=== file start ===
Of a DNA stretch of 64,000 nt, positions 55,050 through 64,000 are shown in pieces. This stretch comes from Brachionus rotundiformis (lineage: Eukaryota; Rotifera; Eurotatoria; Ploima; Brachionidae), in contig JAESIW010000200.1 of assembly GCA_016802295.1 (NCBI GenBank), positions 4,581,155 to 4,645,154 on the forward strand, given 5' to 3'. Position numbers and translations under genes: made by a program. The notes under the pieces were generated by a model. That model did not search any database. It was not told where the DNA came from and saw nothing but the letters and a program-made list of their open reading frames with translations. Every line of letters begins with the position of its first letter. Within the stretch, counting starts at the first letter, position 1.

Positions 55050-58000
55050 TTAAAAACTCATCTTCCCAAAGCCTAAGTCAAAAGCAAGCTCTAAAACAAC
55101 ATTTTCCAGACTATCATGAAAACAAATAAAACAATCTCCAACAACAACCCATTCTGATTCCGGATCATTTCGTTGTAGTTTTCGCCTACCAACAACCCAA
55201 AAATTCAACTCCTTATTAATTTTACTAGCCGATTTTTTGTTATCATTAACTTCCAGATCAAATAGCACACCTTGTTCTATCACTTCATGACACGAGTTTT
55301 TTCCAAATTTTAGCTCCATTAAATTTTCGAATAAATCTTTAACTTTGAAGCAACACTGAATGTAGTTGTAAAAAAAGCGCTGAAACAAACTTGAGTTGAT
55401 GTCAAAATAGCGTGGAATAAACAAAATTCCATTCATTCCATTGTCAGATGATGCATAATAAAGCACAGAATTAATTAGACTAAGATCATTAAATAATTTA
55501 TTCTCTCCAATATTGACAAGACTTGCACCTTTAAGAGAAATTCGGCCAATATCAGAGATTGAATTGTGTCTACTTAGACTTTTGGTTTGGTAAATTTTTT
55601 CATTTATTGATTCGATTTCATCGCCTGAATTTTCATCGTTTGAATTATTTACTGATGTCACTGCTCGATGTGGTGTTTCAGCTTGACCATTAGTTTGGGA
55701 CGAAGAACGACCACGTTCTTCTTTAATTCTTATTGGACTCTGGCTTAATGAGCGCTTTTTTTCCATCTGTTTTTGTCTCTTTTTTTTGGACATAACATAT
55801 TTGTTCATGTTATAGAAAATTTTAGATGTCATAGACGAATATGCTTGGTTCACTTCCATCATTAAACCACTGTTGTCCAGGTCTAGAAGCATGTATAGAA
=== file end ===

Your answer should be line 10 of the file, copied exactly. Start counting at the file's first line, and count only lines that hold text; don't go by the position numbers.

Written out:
55701 CGAAGAACGACCACGTTCTTCTTTAATTCTTATTGGACTCTGGCTTAATGAGCGCTTTTTTTCCATCTGTTTTTGTCTCTTTTTTTTGGACATAACATAT